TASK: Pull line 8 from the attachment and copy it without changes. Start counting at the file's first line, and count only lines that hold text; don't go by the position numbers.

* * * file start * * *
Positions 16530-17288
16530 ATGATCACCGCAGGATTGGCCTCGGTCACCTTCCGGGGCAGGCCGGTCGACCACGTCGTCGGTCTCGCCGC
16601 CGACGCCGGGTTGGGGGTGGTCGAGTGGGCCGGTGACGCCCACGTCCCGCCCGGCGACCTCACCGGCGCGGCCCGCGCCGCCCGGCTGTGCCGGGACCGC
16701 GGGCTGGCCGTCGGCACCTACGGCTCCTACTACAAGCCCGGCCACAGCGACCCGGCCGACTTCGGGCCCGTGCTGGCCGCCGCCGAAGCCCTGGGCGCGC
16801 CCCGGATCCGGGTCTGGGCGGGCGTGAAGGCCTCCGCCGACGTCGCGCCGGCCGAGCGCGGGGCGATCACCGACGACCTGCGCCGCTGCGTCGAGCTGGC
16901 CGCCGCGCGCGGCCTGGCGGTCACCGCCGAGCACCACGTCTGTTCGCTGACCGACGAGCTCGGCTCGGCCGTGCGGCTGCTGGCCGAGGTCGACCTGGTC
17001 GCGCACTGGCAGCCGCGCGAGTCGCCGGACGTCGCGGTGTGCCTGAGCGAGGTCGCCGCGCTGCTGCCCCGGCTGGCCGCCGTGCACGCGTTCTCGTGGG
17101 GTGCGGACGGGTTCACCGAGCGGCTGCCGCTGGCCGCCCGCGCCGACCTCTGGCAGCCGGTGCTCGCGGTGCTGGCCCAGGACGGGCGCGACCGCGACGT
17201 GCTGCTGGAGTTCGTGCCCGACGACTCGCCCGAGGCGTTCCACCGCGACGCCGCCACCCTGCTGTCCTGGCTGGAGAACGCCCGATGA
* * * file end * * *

17101 GTGCGGACGGGTTCACCGAGCGGCTGCCGCTGGCCGCCCGCGCCGACCTCTGGCAGCCGGTGCTCGCGGTGCTGGCCCAGGACGGGCGCGACCGCGACGT